Tesla’s Model 3: Here are 5 things we now know15 February 2016
Originally published on marketwatch.com by Claudia Assis on February 11 2016 – http://www.marketwatch.com/story/teslas-model-3-here-are-5-things-we-now-know-2016-02-11
Tesla Motors Inc. Chief Executive Elon Musk kept certain information under wraps when he talked about the Model 3, including whether Tesla will unveil a prototype rather than just drawings of the car later this month.
But here’s what we know so far about the mass-market car that Tesla has in the wings:
The Model 3 is Tesla’s attempt to bring electric vehicles to the masses. Tesla recently confirmed the car will cost US$35,000 before any federal and state incentives.
Around that price point, the Model 3 will have several competitors. General Motors Co. plans to launch the Chevy Bolt around US$37,500, also before incentives, at the end of this year — a full year ahead of the Model 3, if Tesla keeps its timeline.
On the call, however, Musk aimed higher for Model 3 competitors. The real rivals are the more luxury electric models that BMW and Volkswagen AG’s Audi offer, he said.
Reservations coming soon
Those who plan to reserve the car will have to pony up US$1,000. Reservations start March 31 at Tesla stores (presumably, Tesla fans will line up just like Apple Inc.’s fans) and April 1 online, Musk tweeted late Tuesday. On the call following fourth-quarter results on Tuesday, Musk said Tesla expects the car to be “really well-received” and confirmed production and delivery at the end of 2017.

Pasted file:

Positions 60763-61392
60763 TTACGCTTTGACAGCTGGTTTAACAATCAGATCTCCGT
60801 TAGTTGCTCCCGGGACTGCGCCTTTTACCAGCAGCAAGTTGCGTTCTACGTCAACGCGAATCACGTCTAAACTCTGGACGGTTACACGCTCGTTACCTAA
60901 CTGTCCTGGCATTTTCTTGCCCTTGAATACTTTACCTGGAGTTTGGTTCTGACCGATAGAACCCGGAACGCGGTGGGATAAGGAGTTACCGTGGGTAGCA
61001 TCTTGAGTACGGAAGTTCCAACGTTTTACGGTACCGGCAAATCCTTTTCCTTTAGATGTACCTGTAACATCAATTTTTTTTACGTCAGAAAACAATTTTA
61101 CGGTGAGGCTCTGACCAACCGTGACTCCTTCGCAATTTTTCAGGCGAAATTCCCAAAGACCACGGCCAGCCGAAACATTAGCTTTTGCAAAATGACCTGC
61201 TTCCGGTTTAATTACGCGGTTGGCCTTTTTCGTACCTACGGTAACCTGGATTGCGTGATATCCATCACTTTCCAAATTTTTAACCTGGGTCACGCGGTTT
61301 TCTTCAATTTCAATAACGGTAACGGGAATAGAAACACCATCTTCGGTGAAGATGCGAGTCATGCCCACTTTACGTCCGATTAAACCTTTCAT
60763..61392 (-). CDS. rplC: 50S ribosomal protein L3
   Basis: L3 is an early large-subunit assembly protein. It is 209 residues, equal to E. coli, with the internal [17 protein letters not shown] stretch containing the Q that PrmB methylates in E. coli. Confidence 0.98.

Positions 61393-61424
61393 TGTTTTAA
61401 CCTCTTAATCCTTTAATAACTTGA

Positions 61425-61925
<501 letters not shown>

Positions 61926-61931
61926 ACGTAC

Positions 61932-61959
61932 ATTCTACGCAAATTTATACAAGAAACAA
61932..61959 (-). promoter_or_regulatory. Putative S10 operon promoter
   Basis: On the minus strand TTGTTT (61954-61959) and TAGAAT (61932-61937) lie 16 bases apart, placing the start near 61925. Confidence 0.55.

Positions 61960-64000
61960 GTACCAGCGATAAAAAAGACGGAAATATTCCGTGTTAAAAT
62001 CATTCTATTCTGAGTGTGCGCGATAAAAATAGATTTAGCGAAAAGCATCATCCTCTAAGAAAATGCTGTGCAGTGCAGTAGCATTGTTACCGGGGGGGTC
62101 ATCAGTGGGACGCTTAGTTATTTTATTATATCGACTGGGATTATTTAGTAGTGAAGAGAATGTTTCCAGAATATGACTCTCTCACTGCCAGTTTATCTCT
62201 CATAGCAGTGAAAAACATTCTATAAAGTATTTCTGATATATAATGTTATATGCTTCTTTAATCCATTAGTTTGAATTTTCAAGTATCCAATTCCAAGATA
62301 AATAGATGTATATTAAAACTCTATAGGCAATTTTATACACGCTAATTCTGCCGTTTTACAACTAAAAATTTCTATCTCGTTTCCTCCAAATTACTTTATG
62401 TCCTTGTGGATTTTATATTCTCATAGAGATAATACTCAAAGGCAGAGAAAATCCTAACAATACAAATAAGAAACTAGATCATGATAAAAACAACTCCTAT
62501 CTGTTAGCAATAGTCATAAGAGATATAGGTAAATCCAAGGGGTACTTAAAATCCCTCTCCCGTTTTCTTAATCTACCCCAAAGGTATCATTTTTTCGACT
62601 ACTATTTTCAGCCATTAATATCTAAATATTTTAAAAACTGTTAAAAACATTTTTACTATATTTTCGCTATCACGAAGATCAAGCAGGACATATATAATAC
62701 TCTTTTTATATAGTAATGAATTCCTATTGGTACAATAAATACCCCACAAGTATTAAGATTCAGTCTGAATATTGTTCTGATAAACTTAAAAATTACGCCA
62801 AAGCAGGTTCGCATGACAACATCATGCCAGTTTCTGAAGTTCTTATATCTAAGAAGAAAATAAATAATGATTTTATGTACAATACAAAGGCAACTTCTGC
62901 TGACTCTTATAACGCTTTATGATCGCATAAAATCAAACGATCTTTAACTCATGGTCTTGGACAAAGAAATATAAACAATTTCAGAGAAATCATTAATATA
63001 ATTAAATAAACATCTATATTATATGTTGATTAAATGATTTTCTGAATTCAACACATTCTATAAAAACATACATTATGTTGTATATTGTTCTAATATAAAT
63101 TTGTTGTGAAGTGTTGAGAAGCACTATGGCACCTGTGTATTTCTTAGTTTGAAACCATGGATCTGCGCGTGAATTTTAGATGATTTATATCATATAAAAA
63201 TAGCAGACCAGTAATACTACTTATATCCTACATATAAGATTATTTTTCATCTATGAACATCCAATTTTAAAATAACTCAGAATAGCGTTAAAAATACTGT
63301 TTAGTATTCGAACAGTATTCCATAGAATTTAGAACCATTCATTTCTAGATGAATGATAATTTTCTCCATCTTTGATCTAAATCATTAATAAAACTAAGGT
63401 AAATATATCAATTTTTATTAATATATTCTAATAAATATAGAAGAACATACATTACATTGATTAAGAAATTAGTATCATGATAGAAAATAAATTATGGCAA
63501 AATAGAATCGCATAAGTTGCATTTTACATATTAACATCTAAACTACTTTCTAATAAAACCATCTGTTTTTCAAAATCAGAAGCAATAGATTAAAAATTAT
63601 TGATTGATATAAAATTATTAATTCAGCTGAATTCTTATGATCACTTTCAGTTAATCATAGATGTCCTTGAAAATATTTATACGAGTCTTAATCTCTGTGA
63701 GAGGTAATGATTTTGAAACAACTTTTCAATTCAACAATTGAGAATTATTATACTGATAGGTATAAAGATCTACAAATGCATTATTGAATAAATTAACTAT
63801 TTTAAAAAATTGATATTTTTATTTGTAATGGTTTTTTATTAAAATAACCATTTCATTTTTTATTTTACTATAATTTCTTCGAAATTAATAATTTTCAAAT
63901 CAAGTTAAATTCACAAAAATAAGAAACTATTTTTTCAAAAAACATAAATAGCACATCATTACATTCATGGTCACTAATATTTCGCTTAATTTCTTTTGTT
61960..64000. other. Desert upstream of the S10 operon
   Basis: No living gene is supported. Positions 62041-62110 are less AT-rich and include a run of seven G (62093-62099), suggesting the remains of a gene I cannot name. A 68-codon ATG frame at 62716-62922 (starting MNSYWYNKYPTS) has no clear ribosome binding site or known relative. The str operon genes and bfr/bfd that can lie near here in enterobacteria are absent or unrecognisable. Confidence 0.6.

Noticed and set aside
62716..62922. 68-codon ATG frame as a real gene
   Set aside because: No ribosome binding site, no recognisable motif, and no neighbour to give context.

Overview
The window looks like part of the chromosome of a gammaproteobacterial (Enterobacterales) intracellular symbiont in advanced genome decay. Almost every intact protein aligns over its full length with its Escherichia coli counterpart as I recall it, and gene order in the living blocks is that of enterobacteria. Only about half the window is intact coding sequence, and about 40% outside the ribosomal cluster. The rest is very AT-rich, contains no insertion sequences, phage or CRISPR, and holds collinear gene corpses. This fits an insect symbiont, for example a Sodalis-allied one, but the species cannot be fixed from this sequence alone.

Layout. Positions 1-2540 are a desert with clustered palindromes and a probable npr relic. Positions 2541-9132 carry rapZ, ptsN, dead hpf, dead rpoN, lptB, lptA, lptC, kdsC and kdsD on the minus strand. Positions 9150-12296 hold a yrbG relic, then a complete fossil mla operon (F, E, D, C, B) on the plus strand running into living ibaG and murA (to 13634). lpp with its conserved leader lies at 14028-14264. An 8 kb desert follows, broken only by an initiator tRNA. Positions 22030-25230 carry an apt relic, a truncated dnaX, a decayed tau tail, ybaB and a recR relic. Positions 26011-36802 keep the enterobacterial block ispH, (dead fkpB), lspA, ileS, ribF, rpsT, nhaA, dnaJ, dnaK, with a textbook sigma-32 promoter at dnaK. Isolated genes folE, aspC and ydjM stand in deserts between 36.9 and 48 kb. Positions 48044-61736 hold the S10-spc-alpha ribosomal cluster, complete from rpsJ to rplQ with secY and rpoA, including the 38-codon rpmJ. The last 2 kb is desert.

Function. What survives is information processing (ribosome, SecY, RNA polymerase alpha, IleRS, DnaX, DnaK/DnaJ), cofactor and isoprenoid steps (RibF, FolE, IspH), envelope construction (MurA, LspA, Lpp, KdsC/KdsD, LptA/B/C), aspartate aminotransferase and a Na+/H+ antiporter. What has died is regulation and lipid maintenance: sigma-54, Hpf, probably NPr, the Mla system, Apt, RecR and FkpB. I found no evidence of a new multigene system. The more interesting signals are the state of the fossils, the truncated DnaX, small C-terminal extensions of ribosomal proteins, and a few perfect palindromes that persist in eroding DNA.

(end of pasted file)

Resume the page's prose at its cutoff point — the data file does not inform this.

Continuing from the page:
It will be easier to build than the Model X
Musk said that, being a sedan, the Model 3 will be less complex to build than the Model X (and those falcon wings). Unlike the Model S, Tesla’s first fully in-house made car, the Model 3 will be designed “for ease of manufacturing,” Musk said on the call. Tesla also expects economies of scale and design improvements for the Model 3.
Just don’t expect luxury trims right off
In a departure from the way Tesla did things with the Model S and Model X, the company won’t start off offering higher-end trims with the Model 3. It made sense to do so with the first two models, Musk said, since Tesla had to pay back the investment in all the factory retooling, but not so with the Model 3.
Tesla caught a lot of flak when the Model X fully loaded “signature” series started at $132,000 without any extras. Tesla later started offering cheaper versions.
‘Gigafactory’ and Model 3
Tesla needs its “gigafactory,” its battery factory under construction outside Reno, Nev., to be up and running to provide as many batteries for the Model 3. Analysts asked whether the gigafactory was a constraint for the mass-market car, and Musk said no. The factory is on track to start battery-cell production by the end of this year.